A Scarborough councillor has spoken today of the moment he was attacked by a seagull after leaving a bakery in the resort town.
Cllr Godfrey Allanson (Con) told members of Scarborough Council’s Overview and Scrutiny Board that both he and his granddaughter had been ‘mugged’ by birds in Westborough in the town in two separate incidents.
He said: “I’d been to a meeting at the council that had gone late, maybe it was overview, I went to Cooplands and got myself some cheese straws, I got one out the bag and the seagull came down and snatched it. It was scary I can say that.”
Cllr Allanson said the attack on his granddaughter had left her “frightened”.
He was speaking as the scrutiny board debated how to tackle the issue of gull attacks on the coast.
Gulls have ‘mugged’ 125 people in the Scarborough borough since 2016, council figures have revealed.
In total, 92 of the attacks reported have taken place in Scarborough, with 25 in Whitby and a further eight in the resort of Filey
Since 2017, the council has employed a firm to remove eggs and nests from locations in the town centres to try and move the gull populations back towards nesting on cliffs rather than on buildings and other structures.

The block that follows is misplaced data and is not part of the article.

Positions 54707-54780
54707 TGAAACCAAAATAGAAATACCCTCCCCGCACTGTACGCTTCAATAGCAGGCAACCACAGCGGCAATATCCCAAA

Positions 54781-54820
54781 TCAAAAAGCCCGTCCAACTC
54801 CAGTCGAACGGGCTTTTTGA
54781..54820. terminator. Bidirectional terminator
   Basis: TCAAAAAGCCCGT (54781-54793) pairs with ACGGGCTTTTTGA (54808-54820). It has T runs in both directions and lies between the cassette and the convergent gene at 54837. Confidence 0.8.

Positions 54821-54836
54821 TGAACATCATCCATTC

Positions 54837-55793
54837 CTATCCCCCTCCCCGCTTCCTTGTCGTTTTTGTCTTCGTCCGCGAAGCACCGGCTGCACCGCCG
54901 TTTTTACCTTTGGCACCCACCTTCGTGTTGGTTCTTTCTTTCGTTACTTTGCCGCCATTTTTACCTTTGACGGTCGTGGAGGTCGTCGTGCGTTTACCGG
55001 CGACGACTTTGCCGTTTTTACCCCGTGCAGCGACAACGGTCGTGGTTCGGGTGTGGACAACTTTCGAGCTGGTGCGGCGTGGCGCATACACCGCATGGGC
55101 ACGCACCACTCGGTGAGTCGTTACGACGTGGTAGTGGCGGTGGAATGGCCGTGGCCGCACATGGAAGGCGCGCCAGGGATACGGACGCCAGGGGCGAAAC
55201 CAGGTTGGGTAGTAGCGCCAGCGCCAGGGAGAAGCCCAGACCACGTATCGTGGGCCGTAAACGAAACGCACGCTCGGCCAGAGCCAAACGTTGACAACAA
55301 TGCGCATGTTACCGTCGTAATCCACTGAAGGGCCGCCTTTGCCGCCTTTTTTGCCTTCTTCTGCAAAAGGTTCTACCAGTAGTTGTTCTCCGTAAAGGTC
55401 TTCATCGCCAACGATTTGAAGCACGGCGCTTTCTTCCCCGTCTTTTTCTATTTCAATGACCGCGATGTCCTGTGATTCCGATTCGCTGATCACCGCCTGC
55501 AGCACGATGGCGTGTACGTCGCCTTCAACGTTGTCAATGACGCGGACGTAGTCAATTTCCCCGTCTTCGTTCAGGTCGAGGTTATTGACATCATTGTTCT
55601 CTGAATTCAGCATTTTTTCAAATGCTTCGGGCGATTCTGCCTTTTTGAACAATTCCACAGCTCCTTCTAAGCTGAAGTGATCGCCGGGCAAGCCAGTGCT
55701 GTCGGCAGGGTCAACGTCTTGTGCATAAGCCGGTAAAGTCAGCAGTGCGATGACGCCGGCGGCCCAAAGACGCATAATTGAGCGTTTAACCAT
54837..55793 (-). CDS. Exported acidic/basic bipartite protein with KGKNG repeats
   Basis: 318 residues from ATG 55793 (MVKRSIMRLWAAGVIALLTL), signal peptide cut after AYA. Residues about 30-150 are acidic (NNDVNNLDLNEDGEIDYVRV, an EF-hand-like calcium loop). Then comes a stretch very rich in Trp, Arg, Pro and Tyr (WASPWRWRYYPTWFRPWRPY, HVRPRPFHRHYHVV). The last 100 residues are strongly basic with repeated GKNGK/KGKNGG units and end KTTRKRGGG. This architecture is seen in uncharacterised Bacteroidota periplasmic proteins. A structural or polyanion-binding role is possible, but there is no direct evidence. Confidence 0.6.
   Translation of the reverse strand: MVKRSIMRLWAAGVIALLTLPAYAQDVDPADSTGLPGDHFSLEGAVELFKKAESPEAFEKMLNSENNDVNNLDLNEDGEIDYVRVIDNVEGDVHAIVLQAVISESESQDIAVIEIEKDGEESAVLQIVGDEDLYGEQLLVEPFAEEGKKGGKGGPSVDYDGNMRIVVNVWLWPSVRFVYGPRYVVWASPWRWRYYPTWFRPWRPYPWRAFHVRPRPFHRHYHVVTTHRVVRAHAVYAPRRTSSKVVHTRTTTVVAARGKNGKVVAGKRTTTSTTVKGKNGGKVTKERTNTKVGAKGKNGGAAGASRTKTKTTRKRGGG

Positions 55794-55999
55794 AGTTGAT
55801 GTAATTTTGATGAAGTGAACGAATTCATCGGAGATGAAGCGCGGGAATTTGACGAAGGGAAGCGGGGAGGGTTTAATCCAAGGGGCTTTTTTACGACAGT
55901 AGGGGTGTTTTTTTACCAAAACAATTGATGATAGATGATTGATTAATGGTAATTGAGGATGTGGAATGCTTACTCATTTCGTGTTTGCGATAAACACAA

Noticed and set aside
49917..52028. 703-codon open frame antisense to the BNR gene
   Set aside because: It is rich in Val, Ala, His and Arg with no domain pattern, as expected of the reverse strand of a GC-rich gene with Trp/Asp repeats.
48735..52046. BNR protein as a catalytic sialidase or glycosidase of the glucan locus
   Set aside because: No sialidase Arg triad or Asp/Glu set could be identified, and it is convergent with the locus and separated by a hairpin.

In total, 921 nests and 1,501 eggs have been removed.
Despite this, the instances of gull attacks, or “muggings” as the council refers to them as they often involve the birds snatching food from the victim, have remained constant.
The council believes that this is down to more people reporting incidents using an online form that was set up by the authority in 2016.
However, a report from Hull University, commissioned by the council, found that the egg and nest removal “did not result in the presence of fewer gulls” in Scarborough town centre and the seafront in 2018. Instead, it found that the weather conditions were more likely to have contributed to the reduction in the number of nests found in the area.
Board member Cllr Tony Randerson (Lab) said the issue with seagulls had been debated since the early 90s by the authority and that fines for people who feed the birds may be a potential solution.
He said: “It is not just the attacks that cause problems but one of the main concerns I have raised to me by the public is the damage caused to properties by gulls, to residential roofs for example.
“I’m not sure what the solution is but perhaps fixed penalty notices are something we have to consider.”
Cllr Janet Jefferson (Ind) added: “It’s not just visitors feeding the gulls it’s the residents too.
“Some of them even give the gulls names.”
The overview and scrutiny board backed recommendations to continue the gull dispersal programme in 2019.
The council will also contact the major suppliers of chip boxes to the borough’s local food establishments to explore the possibility of having key messages, such as “don’t feed the gulls” and “don’t drop your litter”, printed on these boxes so that they are seen by customers buying takeaway foods
Carl Gavaghan , Local Democracy Reporting Service